With the completion of its new headquarters, the 1,600 employees of the Le Monde Group have been brought together under the same roof in a generously arching building on 67-69 Avenue Pierre-Mendès-France in the 13th arrondissement of Paris. With its bold new plaza and semi-transparent outer skin, the building creates connections to the general public and surrounding transit while also offering citizens and passersby a generous respite in the city.
The project represents Le Monde Group’s re-investment in its staff at a time where other media outlets experience a down-sizing of their newsrooms, and their deep commitment to cultivating a vibrant public realm through democratic access to information and physical space.
A translucent, dynamic façade and expansive public plaza express the building’s openness to its surrounding context. Indeed, the project itself emerged from a moment when these priorities were called into question. As the Le Monde Group deliberated over architectural proposals for their future home in early 2015, just days after the attacks on Charlie Hebdo Magazine’s headquarters, they ultimately selected Snøhetta and local partner SRA Architectes’ design, opting for a building that remains in open dialogue with the city of Paris and its inhabitants.
Sitting adjacent to the historic Gare d’Austerlitz train station, the project is a close neighbor to the historic Latin Quarter and the lushly planted gardens of the Jardin des Plantes.
The Le Monde Group comprises some of France’s most famous publications, including Le Monde, Courrier International, Télérama, La Vie, and HuffPost, and their new home unites them under a shared roof together with the publication l’Obs, which is also owned by the group’s shareholders.
Previously scattered across different sites in Paris, the six newsrooms now share a common home on the Rive Gauche of Paris, all while remaining independent and possessing their own space in the building.
The journey through the Le Monde Group Headquarters commences at ground level where visitors are greeted by a broad public plaza with integrated vegetation. The plaza invites passersby to linger and interact while also creating connections to the cityscape on each side of the building.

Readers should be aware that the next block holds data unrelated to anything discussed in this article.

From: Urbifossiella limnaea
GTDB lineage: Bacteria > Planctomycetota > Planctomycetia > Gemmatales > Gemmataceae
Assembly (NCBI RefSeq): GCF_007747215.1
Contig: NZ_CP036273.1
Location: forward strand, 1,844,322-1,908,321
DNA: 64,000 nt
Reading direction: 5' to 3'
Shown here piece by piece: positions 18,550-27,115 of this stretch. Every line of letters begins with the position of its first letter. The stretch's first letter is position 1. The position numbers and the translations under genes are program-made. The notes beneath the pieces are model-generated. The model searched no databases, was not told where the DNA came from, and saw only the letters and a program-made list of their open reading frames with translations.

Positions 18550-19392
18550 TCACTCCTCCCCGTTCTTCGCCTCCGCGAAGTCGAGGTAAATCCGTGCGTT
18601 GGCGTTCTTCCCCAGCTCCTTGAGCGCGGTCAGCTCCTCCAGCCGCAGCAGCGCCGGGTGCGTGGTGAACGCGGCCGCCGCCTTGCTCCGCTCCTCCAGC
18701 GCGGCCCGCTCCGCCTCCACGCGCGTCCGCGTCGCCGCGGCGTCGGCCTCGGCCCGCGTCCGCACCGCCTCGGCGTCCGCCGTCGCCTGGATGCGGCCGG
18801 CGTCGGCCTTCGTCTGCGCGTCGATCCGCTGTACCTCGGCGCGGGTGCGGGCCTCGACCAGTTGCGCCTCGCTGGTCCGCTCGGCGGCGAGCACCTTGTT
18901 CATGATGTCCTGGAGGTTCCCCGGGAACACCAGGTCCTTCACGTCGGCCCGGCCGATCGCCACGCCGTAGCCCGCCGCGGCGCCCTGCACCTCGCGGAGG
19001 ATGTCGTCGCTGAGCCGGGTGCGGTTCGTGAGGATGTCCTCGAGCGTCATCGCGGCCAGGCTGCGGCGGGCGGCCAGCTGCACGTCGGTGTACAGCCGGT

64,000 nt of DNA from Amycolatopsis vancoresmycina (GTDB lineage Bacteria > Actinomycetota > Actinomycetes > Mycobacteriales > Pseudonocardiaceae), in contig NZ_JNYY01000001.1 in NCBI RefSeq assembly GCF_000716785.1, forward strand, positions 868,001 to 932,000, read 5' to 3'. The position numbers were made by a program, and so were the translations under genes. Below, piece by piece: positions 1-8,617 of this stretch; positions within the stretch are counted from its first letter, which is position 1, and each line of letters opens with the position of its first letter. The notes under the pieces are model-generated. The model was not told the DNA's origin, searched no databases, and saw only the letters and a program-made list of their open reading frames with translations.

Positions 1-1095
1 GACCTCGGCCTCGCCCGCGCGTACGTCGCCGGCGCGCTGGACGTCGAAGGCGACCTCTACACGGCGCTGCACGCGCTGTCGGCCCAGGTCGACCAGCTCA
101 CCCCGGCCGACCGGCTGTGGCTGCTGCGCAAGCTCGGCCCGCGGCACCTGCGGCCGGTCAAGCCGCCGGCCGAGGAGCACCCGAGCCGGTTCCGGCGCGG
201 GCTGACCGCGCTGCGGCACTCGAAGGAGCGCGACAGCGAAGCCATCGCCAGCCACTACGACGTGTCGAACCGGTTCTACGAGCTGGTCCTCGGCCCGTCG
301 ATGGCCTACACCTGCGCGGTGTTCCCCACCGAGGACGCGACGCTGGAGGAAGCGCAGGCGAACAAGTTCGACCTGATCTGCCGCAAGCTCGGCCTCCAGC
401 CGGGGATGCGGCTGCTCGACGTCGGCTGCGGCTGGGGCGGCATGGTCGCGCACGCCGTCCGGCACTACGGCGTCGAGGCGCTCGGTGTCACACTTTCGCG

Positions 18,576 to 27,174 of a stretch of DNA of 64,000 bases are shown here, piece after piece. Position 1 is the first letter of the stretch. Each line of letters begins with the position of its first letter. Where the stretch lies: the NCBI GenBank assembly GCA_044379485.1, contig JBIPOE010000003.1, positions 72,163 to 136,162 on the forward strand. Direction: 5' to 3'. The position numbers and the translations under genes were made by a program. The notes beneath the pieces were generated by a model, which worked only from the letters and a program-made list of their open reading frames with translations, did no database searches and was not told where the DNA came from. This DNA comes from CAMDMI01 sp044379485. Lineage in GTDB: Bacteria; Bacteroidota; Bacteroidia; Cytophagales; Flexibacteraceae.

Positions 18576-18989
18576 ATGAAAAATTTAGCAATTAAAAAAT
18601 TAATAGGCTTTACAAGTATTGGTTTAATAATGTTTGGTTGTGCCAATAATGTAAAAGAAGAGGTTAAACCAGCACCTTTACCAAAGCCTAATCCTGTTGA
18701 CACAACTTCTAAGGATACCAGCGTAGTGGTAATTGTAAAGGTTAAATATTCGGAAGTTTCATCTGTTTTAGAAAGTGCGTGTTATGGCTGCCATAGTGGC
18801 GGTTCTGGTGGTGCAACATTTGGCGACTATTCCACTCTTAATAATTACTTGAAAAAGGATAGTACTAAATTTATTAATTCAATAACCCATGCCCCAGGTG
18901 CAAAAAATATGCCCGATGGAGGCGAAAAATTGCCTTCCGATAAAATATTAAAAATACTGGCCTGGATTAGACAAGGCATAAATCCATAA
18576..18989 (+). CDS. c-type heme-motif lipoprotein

From 2021, this physical connection will be further enhanced with the introduction of a new bridge that will spanning across the neighboring railways of the Gare d’Austerlitz.
The concave form of the building bridges over the below-grade railyard, anchored on both sides with two seven-story cantilevering volumes held together by a complex network of steel.
Situated below the warmly lit arch of the building, custom designed concrete benches offer refuge from the activity of the busy surrounding area. The site further encourages diverse transit modes and greener mobility alternatives with more than 300 bicycle parking slots and through its immediate proximity to neighboring train station.
Spanning 80 meters from one side to another, the building is a response to the conditions and challenges of the site: Acquired by the Le Monde Group in 2014, the site is situated just above the railways and platforms of the Gare d’Austerlitz which makes the creation of a technical basement impossible.
The first challenge, therefore, was to construct a building where the entire technical system of the building would be cleverly incorporated into the structure of the building itself. The second challenge was that the site could only carry a specific amount of weight, and only on the two extremities of the site. As the middle section was not planned to hold the weight of a building, the client’s initial brief was to create two buildings on the parts of the site that were buildable.